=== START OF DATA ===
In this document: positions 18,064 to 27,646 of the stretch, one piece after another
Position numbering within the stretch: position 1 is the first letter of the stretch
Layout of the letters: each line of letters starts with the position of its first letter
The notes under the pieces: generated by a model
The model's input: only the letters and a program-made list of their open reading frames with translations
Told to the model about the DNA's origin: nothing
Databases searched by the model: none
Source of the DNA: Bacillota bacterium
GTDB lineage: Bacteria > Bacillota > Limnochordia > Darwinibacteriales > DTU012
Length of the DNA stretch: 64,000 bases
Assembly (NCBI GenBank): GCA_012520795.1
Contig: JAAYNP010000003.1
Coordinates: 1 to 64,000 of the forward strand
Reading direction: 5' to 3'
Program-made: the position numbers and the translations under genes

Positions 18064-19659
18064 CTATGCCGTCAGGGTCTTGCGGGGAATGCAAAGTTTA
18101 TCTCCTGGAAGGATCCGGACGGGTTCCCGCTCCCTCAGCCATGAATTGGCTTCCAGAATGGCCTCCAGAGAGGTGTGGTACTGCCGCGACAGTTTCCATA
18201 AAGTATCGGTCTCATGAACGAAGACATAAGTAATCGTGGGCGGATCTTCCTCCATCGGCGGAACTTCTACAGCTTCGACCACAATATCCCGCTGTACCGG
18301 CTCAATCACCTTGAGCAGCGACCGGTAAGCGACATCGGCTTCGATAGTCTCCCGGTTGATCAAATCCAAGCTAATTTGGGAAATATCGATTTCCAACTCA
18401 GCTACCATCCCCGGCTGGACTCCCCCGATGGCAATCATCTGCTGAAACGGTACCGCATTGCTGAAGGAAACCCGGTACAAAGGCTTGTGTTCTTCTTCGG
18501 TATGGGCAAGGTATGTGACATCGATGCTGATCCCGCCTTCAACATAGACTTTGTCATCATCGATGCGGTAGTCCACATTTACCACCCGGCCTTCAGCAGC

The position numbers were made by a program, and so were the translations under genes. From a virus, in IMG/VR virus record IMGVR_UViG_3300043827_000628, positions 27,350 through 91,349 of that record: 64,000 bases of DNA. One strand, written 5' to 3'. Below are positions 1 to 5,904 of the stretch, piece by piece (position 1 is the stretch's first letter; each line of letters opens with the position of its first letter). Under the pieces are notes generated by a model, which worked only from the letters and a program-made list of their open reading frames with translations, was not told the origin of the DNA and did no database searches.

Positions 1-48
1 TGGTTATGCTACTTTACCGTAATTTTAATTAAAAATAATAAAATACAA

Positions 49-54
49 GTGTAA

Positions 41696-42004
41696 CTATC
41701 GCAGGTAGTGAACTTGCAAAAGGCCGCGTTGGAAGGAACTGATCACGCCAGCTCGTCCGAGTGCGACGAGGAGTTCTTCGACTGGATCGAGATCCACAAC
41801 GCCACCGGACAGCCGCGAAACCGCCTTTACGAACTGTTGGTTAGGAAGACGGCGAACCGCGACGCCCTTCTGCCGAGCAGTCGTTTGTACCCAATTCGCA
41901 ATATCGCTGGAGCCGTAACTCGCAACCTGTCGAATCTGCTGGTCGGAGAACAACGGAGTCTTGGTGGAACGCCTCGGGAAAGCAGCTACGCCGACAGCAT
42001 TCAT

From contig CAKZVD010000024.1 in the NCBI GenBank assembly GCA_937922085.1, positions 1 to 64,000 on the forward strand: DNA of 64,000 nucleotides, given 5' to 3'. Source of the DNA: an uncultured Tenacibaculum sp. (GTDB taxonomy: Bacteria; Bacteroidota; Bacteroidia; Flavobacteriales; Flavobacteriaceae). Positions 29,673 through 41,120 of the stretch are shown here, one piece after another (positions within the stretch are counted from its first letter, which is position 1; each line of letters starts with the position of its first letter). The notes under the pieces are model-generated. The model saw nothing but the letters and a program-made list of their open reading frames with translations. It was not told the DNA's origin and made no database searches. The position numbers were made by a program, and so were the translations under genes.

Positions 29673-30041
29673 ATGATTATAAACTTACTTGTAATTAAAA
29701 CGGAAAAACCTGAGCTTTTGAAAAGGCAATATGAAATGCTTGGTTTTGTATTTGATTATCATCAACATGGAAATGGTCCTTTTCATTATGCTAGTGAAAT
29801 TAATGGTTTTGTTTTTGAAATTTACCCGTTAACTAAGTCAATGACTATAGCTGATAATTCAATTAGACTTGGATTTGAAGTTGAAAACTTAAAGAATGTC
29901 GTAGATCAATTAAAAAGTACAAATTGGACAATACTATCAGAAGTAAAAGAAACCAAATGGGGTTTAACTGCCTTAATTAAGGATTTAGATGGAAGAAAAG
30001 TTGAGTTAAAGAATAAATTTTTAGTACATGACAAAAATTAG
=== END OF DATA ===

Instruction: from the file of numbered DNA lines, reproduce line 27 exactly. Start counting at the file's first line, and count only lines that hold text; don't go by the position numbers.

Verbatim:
49 GTGTAA